It has been just over a month since the American Heart Association Scientific Session 2021 concluded and I am elated to be a part of the Early Career Blogger program with a sponsored free access to the scientific sessions which also included the media pass!
My first thought after glancing at the schedule was, there is content for everybody to view and learn from, this includes researchers to nurses to clinical providers. Healthcare is vast and this session emphasizes that we do it as a community!
The virtual platform was very well organized which made it easy to navigate between the live sessions, posters, resuscitation science symposium and quality of care and outcomes sessions. I was truly fascinated by the quality of posters and presentations, with each one being unique. As an attendee, I had the option to pre-select the sessions of my choice, and add them to my calendar to keep track. The sessions covered topics from basic to clinical research and also included the most recent clinical trial updates. Apart from this, they discussed the role of social media on promoting cardiovascular health, emphasis on Diversion, Equality and Inclusion and Women’s Health. The sessions were very concise, with the most updated content and were moderated very well. The platform made it easy to ask questions without interrupting the presentation. Despite challenging times of a pandemic, there were many groundbreaking research, which tells us, science doesn’t stop and we are always learning and discovering to contribute to the betterment of quality of life and health.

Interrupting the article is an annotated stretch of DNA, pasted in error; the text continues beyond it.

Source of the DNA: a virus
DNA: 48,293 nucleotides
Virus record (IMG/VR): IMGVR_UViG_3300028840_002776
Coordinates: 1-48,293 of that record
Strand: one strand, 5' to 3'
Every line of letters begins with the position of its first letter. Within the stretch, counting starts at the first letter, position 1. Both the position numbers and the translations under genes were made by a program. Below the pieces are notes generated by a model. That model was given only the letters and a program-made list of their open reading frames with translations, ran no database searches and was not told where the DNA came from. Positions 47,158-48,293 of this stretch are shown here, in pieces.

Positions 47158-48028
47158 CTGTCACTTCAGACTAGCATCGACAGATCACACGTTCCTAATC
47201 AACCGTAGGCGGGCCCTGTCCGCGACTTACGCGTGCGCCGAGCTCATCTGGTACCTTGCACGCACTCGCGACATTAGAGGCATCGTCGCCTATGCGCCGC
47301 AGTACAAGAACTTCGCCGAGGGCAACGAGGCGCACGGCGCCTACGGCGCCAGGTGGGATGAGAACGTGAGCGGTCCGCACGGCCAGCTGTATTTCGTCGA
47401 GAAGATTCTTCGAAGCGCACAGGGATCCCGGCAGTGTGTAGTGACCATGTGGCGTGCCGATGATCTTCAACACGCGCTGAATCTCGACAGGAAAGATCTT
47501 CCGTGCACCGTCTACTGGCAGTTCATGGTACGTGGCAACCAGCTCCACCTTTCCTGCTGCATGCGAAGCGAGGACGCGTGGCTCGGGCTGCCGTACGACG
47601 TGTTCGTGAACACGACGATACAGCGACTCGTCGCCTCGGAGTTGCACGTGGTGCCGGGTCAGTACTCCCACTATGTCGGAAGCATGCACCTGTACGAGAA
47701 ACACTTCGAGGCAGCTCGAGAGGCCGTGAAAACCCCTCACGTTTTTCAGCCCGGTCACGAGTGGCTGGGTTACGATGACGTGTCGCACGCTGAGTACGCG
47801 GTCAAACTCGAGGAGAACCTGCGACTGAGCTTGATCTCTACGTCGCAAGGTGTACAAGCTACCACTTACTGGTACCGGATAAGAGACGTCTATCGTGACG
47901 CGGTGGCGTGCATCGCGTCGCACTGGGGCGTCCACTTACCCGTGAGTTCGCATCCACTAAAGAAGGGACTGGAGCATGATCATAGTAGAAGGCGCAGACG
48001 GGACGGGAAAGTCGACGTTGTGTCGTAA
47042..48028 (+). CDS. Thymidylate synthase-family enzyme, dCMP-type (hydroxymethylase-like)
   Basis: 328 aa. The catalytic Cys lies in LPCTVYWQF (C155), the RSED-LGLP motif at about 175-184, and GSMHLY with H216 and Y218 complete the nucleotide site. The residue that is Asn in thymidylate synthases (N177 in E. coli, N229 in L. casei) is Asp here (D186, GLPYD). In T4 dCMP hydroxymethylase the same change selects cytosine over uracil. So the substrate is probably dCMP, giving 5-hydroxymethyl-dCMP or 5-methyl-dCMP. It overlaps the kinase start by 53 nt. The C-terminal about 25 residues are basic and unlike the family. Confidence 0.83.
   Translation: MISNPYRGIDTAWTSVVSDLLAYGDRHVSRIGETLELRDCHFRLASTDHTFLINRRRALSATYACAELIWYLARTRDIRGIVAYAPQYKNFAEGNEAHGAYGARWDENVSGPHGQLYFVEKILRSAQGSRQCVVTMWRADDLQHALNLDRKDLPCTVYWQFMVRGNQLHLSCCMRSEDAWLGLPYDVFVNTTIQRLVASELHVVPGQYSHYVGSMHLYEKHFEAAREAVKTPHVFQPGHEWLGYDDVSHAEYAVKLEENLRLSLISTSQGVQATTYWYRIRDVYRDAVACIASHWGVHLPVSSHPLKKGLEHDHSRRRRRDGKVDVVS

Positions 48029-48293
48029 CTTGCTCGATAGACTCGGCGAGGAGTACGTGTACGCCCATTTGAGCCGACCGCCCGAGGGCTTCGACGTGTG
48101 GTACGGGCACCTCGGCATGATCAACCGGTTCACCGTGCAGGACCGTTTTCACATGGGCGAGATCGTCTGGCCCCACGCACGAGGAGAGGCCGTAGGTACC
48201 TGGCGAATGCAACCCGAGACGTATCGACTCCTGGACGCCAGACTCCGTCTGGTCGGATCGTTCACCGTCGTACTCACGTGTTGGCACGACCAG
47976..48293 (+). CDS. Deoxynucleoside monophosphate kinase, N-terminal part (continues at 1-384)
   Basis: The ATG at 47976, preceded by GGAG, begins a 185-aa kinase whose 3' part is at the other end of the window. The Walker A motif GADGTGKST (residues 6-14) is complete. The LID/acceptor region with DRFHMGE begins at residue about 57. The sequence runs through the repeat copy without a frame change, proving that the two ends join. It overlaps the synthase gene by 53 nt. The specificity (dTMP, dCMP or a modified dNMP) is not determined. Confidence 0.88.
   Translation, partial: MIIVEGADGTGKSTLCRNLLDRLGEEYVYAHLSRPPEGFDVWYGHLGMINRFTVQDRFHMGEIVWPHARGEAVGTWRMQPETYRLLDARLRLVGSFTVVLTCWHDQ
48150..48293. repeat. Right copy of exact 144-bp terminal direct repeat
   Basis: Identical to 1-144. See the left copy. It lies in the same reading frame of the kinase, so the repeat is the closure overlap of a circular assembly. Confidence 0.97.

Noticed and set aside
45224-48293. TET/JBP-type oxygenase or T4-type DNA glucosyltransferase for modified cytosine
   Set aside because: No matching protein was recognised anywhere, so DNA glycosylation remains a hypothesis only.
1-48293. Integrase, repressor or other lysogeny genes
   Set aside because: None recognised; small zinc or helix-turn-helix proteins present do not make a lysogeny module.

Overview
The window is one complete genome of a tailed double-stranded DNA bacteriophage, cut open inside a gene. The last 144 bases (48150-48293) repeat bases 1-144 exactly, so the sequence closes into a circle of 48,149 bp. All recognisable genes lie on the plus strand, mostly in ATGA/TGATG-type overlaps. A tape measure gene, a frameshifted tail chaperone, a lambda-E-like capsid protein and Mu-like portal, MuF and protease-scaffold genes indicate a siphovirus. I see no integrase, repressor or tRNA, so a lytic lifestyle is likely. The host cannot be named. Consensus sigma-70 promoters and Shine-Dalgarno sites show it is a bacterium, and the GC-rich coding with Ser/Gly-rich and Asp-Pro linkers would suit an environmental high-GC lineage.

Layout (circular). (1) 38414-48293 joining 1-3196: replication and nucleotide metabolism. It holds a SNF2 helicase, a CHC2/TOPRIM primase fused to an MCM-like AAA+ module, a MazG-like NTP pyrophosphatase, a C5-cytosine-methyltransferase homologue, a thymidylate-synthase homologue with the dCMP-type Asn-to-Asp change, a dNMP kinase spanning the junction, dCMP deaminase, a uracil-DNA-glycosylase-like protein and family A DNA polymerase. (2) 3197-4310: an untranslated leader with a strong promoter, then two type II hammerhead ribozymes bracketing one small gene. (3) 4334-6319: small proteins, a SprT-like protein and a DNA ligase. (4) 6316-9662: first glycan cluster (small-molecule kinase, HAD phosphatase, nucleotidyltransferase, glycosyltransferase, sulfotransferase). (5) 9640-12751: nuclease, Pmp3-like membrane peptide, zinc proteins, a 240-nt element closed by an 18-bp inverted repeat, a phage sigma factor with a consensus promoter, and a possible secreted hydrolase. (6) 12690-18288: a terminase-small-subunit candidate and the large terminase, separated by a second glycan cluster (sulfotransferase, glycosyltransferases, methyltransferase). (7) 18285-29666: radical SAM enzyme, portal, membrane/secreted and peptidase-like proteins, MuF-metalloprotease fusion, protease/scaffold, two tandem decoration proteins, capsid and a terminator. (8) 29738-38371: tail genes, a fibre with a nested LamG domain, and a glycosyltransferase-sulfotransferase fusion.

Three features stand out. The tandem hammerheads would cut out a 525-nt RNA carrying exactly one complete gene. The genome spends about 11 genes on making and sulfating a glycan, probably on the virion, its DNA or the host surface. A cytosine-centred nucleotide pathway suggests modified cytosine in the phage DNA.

As we evolve, disease pathologies evolve, making them complex; There is always an overlap between systems, and we can never delineate one system from another and that’s when a platform like the American heart association brings the scientific community together and this year, to your computer screen, which helps researchers and clinicians learn and apply science to their practice.
As a vascular neurology trainee, I particularly enjoyed the sessions focusing on cerebrovascular health and the broad overlap between cardiovascular and cerebrovascular diseases. Some of the topics that drew my attention were, stroke epidemiology including the effect of hypertension on future brain health, gender-based outcomes after left atrial appendage occlusion, stress cardiomyopathy after aneurysmal subarachnoid hemorrhage, and case fatality associated with cardioembolic strokes, Atrial Fibrillation in 2021: Prepare for New Directions. Impact of COVID-19 on Cardiovascular Diseases, Secondary Stroke Prevention Guidelines: What Cardiologists Need to Know, Controversies in Stroke Management and Prevention and Updates in Stroke: Careers & Future Directions in Vascular Neurology (was privileged to blog on this session) to name a few. And it was not limited to listening to the lectures but felt even better when I apply it to patient care.